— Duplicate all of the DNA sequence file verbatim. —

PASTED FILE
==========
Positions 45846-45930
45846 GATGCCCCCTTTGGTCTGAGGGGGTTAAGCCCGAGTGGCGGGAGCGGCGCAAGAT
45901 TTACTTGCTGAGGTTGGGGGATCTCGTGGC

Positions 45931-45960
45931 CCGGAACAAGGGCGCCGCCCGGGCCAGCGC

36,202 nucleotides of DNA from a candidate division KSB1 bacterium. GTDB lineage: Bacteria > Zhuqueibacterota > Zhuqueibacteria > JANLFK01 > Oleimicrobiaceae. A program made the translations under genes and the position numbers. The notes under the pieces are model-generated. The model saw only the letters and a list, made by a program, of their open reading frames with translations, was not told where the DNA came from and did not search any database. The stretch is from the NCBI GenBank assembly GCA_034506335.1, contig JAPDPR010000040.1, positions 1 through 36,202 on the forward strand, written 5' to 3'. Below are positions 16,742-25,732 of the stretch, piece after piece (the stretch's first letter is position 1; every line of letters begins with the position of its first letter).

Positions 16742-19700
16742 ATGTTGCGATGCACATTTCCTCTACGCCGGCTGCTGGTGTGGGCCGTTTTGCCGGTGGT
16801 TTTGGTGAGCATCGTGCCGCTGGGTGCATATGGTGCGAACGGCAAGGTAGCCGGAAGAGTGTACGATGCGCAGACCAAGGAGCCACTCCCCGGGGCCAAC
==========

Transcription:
Positions 45846-45930
45846 GATGCCCCCTTTGGTCTGAGGGGGTTAAGCCCGAGTGGCGGGAGCGGCGCAAGAT
45901 TTACTTGCTGAGGTTGGGGGATCTCGTGGC

Positions 45931-45960
45931 CCGGAACAAGGGCGCCGCCCGGGCCAGCGC

36,202 nucleotides of DNA from a candidate division KSB1 bacterium. GTDB lineage: Bacteria > Zhuqueibacterota > Zhuqueibacteria > JANLFK01 > Oleimicrobiaceae. A program made the translations under genes and the position numbers. The notes under the pieces are model-generated. The model saw only the letters and a list, made by a program, of their open reading frames with translations, was not told where the DNA came from and did not search any database. The stretch is from the NCBI GenBank assembly GCA_034506335.1, contig JAPDPR010000040.1, positions 1 through 36,202 on the forward strand, written 5' to 3'. Below are positions 16,742-25,732 of the stretch, piece after piece (the stretch's first letter is position 1; every line of letters begins with the position of its first letter).

Positions 16742-19700
16742 ATGTTGCGATGCACATTTCCTCTACGCCGGCTGCTGGTGTGGGCCGTTTTGCCGGTGGT
16801 TTTGGTGAGCATCGTGCCGCTGGGTGCATATGGTGCGAACGGCAAGGTAGCCGGAAGAGTGTACGATGCGCAGACCAAGGAGCCACTCCCCGGGGCCAAC